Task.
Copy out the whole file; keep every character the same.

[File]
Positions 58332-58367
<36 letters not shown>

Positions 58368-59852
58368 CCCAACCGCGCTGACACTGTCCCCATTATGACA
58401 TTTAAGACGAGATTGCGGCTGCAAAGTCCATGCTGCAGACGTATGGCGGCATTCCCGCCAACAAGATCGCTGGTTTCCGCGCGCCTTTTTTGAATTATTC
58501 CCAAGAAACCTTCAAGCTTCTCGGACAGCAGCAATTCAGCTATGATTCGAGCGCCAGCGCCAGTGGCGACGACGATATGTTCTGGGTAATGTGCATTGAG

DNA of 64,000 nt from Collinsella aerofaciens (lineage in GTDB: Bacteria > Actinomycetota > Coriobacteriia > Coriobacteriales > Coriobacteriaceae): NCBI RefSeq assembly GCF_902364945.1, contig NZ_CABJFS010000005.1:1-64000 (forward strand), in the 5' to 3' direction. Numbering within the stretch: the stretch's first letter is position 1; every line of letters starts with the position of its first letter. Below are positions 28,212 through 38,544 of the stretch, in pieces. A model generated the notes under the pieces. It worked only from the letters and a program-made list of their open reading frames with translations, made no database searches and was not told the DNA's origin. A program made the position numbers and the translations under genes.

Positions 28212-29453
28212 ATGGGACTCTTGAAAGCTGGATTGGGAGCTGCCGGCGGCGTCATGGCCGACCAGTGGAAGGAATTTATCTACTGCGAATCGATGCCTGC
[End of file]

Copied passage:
Positions 58332-58367
<36 letters not shown>

Positions 58368-59852
58368 CCCAACCGCGCTGACACTGTCCCCATTATGACA
58401 TTTAAGACGAGATTGCGGCTGCAAAGTCCATGCTGCAGACGTATGGCGGCATTCCCGCCAACAAGATCGCTGGTTTCCGCGCGCCTTTTTTGAATTATTC
58501 CCAAGAAACCTTCAAGCTTCTCGGACAGCAGCAATTCAGCTATGATTCGAGCGCCAGCGCCAGTGGCGACGACGATATGTTCTGGGTAATGTGCATTGAG

DNA of 64,000 nt from Collinsella aerofaciens (lineage in GTDB: Bacteria > Actinomycetota > Coriobacteriia > Coriobacteriales > Coriobacteriaceae): NCBI RefSeq assembly GCF_902364945.1, contig NZ_CABJFS010000005.1:1-64000 (forward strand), in the 5' to 3' direction. Numbering within the stretch: the stretch's first letter is position 1; every line of letters starts with the position of its first letter. Below are positions 28,212 through 38,544 of the stretch, in pieces. A model generated the notes under the pieces. It worked only from the letters and a program-made list of their open reading frames with translations, made no database searches and was not told the DNA's origin. A program made the position numbers and the translations under genes.

Positions 28212-29453
28212 ATGGGACTCTTGAAAGCTGGATTGGGAGCTGCCGGCGGCGTCATGGCCGACCAGTGGAAGGAATTTATCTACTGCGAATCGATGCCTGC